And he does so surprisingly well, says he wrote controversial Amoris Laetitia based on the moral theology of St. Thomas Aquinas, as this article in the Catholic Herald reports.
Seeing, understanding and engaging with people’s real lives does not “bastardise” theology, rather it is what is needed to guide people toward God, Pope Francis told Jesuits in Colombia.
“The theology of Jesus was the most real thing of all; it began with reality and rose up to the Father,” he said during a private audience Sept. 10 in Cartagena, Colombia.
Meeting privately with a group of Jesuits and laypeople associated with Jesuit-run institutions in Colombia, the pope told them, “I am here for you,” not to make a speech, but to hear their questions or comments.
A Jesuit philosophy teacher asked what the pope hoped to see in philosophical and theological reflection today, not just in Colombia, but also in the Catholic Church in general.
Philosophy, like theology, the pope said, cannot be done in “a laboratory,” but must be done “in life, in dialogue with reality.”
The pope then said that he wanted to use the teacher’s question as an opportunity address — in justice and charity — the “many comments” concerning the post-synodal apostolic exhortation on the family, “Amoris Laetitia.”
Many of the commentaries, he said, are “respectable because they were made by children of God,” but they are “wrong.”
“In order to understand ‘Amoris Laetitia,’ you must read it from the beginning to the end,” reading each chapter in order, reading what got said during the synods of bishops on the family in 2014 and 2015, and reflecting on all of it, he said.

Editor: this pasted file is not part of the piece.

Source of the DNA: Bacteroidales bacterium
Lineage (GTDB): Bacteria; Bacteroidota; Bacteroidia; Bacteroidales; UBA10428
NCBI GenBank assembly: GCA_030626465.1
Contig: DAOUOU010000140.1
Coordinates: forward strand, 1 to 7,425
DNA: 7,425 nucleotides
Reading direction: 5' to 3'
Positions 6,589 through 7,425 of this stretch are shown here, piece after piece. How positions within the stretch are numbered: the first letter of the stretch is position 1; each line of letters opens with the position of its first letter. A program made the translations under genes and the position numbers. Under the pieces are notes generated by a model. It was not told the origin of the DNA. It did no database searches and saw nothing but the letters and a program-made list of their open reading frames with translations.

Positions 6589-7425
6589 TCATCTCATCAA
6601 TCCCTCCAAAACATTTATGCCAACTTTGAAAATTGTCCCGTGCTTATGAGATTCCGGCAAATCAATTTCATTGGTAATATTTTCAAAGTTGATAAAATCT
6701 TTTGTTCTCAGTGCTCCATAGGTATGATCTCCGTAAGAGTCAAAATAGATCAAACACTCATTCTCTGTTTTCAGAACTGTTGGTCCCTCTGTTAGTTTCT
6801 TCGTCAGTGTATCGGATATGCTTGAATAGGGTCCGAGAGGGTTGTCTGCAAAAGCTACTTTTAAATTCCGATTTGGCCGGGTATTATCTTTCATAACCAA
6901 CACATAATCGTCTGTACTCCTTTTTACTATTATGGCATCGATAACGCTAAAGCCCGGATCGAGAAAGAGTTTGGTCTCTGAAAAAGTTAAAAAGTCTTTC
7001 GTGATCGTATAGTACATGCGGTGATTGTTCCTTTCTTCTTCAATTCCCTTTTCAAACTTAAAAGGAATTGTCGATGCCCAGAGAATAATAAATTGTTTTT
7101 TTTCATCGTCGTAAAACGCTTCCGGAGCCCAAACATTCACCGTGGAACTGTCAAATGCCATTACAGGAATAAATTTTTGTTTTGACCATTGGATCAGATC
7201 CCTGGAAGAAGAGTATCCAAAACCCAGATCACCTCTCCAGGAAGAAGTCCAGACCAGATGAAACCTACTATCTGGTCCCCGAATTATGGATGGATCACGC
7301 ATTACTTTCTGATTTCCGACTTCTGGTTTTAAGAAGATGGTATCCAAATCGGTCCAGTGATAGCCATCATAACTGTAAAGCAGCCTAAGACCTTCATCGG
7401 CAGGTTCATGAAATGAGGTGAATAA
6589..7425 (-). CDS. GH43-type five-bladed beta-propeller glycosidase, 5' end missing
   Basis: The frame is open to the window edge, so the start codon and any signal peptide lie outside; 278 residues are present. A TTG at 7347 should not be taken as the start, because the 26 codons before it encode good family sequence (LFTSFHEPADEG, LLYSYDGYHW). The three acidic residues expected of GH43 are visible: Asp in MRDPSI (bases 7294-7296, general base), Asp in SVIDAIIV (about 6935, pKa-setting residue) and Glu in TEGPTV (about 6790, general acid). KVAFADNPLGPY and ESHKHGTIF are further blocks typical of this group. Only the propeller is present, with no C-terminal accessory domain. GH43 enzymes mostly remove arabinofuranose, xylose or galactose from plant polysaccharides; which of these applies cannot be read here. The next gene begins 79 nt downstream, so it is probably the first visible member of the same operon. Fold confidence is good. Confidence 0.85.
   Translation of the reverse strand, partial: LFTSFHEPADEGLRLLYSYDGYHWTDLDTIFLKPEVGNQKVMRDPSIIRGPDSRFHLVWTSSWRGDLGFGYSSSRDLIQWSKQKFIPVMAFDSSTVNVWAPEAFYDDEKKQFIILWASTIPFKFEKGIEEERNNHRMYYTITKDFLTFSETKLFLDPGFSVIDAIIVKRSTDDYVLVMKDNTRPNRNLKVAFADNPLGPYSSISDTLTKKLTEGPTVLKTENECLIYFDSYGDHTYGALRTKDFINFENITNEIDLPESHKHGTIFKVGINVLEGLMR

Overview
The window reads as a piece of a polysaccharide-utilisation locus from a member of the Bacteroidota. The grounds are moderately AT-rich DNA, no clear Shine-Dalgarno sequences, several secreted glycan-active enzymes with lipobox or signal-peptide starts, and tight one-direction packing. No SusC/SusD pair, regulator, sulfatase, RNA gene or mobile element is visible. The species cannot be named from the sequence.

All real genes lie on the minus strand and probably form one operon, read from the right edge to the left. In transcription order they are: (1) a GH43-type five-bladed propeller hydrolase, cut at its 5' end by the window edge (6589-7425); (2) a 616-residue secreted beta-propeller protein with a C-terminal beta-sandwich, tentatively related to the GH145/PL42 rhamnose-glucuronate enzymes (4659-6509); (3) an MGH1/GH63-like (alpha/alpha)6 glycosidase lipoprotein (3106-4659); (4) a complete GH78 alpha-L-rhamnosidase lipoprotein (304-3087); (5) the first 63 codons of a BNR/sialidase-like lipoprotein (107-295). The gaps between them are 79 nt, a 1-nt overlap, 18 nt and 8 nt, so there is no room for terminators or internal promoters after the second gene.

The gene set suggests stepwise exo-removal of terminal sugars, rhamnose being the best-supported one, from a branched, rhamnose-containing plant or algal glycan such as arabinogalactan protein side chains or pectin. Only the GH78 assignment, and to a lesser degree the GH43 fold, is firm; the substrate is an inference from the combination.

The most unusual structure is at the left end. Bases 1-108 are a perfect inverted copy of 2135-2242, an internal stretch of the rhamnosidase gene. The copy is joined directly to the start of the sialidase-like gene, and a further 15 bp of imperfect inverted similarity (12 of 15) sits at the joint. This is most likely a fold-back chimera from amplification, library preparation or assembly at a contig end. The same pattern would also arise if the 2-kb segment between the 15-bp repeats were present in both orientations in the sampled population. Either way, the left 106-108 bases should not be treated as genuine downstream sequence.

To those who maintain that the morality underlying the document is not “a Catholic morality” or a morality that can be certain or sure, “I want to repeat clearly that the morality of ‘Amoris Laetitia’ is Thomist,” that is, built on the moral philosophy of St. Thomas Aquinas, he said.
One of best and “most mature” theologians today who can explain the document, he told them, is Austrian Cardinal Christoph Schonborn of Vienna.
“I want to say this so that you can help those who believe that morality is purely casuistic,” he said, meaning a morality that changes according to particular cases and circumstances rather than one that determines a general approach that should guide the church’s pastoral activity.
The pope had made a similar point during his meeting with Jesuits gathered in Rome for their general congregation in 2016. There he said, “In the field of morality, we must advance without falling into situationalism.”
“St. Thomas and St. Bonaventure affirm that the general principle holds for all but — they say it explicitly — as one moves to the particular, the question becomes diversified and many nuances arise without changing the principle,” he had said. It is a method that was used for the Catechism of the Catholic Church and “Amoris Laetitia,” he added.